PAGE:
Russia announced that the extension of the Strategic Arms Reduction Treaty (START) with the United States has gone into effect as of Wednesday.
In a statement, published on its website, the foreign ministry said the treaty will remain in place "exactly as it had been signed, without any amendments or additions" for five years, until Feb. 5, 2026.
"The telephone conversation between the President of Russia Vladimir Putin and the U.S. President Joseph Biden on January 26, 2021 became key for this development to proceed," the ministry said in a statement.
It called Russia and the U.S. as "the world's largest nuclear nations" that carry "special responsibilities," and said the "decision taken is important as it guarantees a necessary level of predictability and transparency in this area, while strictly maintaining a balance of interests."
"We expect that the understanding, reached with Washington regarding the future of the New START Treaty as a cornerstone of international security, would allow leaving behind the trend towards dismantling of arms control and nonproliferation mechanisms, so prevalent in recent years due to U.S. destructive policies," the statement read.
The ministry stressed that "significant steps" would be required to return Russian-U.S. bilateral dialogue on arms control back to "a more stable trajectory, reach new substantial results" which would strengthen global strategic stability.
"Russia is ready to do its part. We urge the U.S. to apply a similarly responsible approach and to respond to our initiatives in a constructive manner," it said.
U.S. Secretary of State Antony Blinken said in a statement the New START's extension will enable Washington to "monitor Russian compliance with the treaty and provides us with greater insight into Russia's nuclear posture, including through data exchanges and on-site inspections that allow U.S. inspectors to have eyes on Russian nuclear forces and facilities."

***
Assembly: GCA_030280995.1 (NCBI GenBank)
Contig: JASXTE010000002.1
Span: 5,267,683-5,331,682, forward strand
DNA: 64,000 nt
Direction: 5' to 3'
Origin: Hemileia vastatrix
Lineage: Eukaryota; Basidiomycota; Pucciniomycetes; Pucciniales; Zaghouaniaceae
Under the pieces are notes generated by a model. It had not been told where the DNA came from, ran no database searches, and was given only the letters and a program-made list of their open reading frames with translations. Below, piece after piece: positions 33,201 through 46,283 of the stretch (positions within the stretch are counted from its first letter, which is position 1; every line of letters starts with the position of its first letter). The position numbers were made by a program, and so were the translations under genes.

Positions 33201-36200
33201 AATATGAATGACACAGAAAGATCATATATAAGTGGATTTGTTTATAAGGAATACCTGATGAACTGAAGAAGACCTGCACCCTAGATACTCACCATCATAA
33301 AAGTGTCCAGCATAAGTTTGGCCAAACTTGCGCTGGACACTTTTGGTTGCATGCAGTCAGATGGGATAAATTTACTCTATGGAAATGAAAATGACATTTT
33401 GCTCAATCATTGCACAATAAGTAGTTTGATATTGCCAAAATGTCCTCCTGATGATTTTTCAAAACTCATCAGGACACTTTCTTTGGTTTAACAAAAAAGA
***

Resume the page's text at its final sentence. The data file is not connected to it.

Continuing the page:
Underlining that an "unconstrained nuclear competition would endanger us all," the secretary said the extension decision will make the world "safer" as well as the U.S. and its allies.
The first Strategic Arms Reduction Treaty, START I, signed in 1991 between the U.S. and the USSR, took effect in 1994.
In 2010 former U.S. President Barack Obama and Russian President Dmitry Medvedev, signed a successor agreement, called NEW START, which set a limit of no more than 1,550 deployed warheads and 700 missiles, including inspections to verify compliance with the deal. Its expiration date was fixed for Feb.5, 2021. In late January, the U.S. proposed for the extension of the treaty.
Following the announcement of the extension, Turkey's Foreign Ministry said in a statement: "We welcome and support the decision of the United States and the Russian Federation to extend the New START Treaty for five years."
"The New START Treaty, which limits nuclear capabilities of the United States and the Russian Federation, has a global significance as the last agreement that ensures strategic stability between the two countries. We hope that this important step will contribute to the efforts to strengthen the arms control regime and to address challenges to global security," it added.
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